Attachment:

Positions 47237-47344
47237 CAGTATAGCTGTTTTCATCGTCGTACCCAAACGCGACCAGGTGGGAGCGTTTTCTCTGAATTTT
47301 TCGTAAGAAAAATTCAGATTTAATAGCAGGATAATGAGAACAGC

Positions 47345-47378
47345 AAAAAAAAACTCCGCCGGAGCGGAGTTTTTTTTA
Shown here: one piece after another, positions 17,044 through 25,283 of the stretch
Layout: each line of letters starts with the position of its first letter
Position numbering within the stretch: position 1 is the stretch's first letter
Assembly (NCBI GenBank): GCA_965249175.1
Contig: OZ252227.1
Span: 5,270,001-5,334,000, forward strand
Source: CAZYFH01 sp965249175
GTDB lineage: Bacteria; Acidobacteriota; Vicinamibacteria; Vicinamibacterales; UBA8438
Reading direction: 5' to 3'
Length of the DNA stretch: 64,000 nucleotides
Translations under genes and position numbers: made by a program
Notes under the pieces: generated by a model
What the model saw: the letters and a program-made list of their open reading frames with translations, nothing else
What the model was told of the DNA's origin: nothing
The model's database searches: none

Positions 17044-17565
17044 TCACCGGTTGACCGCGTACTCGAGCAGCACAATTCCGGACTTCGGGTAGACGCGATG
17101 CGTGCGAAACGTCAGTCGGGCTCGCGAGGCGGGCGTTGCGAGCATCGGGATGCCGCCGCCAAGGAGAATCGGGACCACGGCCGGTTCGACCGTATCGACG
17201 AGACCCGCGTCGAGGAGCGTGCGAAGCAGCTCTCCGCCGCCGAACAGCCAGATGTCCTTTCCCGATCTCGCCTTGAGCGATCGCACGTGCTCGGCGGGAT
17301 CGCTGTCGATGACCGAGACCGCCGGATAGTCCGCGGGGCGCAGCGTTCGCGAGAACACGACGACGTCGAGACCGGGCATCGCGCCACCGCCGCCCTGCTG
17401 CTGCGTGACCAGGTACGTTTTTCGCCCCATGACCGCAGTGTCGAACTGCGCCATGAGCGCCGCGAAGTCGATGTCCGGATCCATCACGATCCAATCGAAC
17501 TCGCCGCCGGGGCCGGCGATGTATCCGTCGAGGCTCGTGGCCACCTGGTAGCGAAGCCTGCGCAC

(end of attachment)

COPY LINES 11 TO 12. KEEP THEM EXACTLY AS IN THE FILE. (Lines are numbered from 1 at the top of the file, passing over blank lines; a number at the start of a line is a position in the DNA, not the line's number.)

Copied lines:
Span: 5,270,001-5,334,000, forward strand
Source: CAZYFH01 sp965249175